An Olivier Award-winning play comes to Melville Theatre this May, looking at what happens when a former political prisoner confronts her alleged tormentor years later. Written by Chilean playwright Ariel Dorfman and directed by Lars Jensen, Death and the Maiden is a psychological thriller set against the backdrop of an unspecified post-dictatorship country.
When a stranger calls one night, his voice triggers a memory in Paulina Salas – one she has long tried to suppress. Years ago, when she was blindfolded, abducted and held as a political prisoner, Paulina never saw her captor. But she did hear him and decides to take matters into her own hands to prove the stranger is the same man.
In 1994, Roman Polanski directed a film adaptation of the play, featuring Sigourney Weaver and Ben Kingsley. The play's title comes from the Schubert's composition Death and the Maiden, which was played constantly during Paulina's ordeal.
Written in the wake of the Pinochet regime in Chile, Death and the Maiden boldly explores the intricacies of truth, memory and the morality of retribution," Lars said. "Today, the story still resonates strongly as we watch dictatorships crumble across our world.
During rehearsals, we have digressed into lengthy discussions about our research into female political prisoners, the effect on the women, what countries have been responsible and how similar the reports are from different countries – it's a subject that has really captivated us. We will be playing against a white set to symbolise the play could take place in any of many countries."
Lars Jensen, second from left, is directing Death and the Maiden with actors Kayti Murphy, Nicolas Kadmos and Alan Kennedy.
Previously directing musicals at Melville and Stirling Theatres, Lars has staged A Funny Thing Happened on the Way to the Forum, A Chorus Line, Blood Brothers and Sweet Charity. Last year, he directed the play Equus which received nine nominations at the annual Finley Awards, picking up runner-up best play, best actor in a play, best supporting actress in a play and the Brenda Stanley Award for costumes. Lars also manages Lady Wardle Performing Arts Centre at St Mary's Anglican Girls' School.
There were many aspects about Death and the Maiden that made him want to explore the play on stage. "There are reports that the torture experienced by the main character is happening all over the world," Lars said.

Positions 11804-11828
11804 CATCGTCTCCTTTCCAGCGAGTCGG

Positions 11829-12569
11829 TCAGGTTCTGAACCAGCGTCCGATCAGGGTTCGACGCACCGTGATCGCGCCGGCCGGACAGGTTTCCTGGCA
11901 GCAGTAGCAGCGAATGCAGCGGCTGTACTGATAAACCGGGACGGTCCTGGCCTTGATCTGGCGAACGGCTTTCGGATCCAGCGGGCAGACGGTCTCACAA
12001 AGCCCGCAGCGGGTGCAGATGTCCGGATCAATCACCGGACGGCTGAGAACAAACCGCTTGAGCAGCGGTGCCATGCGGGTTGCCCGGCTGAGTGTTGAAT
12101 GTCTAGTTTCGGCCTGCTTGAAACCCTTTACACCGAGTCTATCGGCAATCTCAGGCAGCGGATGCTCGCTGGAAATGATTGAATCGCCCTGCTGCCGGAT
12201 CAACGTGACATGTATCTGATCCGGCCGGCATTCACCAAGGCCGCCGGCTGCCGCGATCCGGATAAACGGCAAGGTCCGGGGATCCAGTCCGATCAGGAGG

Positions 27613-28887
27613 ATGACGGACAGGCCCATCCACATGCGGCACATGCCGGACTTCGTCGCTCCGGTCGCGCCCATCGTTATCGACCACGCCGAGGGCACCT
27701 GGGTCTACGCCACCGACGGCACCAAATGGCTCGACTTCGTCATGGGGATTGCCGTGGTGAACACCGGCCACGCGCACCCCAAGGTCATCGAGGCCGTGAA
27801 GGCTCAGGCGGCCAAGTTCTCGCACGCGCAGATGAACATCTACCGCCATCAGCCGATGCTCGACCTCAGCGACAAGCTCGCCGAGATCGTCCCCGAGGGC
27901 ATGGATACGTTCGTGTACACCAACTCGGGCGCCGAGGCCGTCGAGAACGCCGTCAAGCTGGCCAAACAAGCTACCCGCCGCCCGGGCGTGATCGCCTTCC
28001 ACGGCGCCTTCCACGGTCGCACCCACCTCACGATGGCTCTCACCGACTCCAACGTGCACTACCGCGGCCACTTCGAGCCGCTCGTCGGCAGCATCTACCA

The rape of female political prisoners is not synonymous with one single regime – it has happened in so many countries and still continues. In January this year, ISIS sent a letter to their followers detailing that raping female prisoners would turn them into Muslims.
I am sure the latest statements from presidential candidate Donald Trump, about using torture to extract information, will leave this interrogation method wide open."
Kayti Murphy, left, Alan Kennedy and Nicolas Kadmos are appearing in Death and the Maiden at Melville Theatre.
Alan Kennedy plays Dr Roberto Miranda who, in his own words, "likes to help people". "However, there is a suggestion that he may have played a darker role in his nation's politically turbulent past – a role he vehemently denies," Alan said. "This is a play with something to say about the fragility of democracy and the rights of individuals to be safe in their own country. It is often disturbing but always thought-provoking.
"There are two main challenges in playing this character. Firstly, for much of the play, he is placed in a situation that restricts his interaction with the other characters. Secondly, he has to maintain a level of doubt in the mind of the audience, as they learn more about the tragic events of the past."
Death and the Maiden plays at 8pm May 6, 7, 12, 13, 14, 19, 20, 21 with a 2pm matinee May 15. Tickets are $20, $15 concession – book on 9330 4565 or at www.meltheco.org.au. Melville Theatre is on the corner of Stock Road and Canning Highway, Palmyra.
Death and the Maiden looks at what happens when a former political prisoner (Kayti Murphy) confronts her alleged tormentor (Alan Kennedy) years later.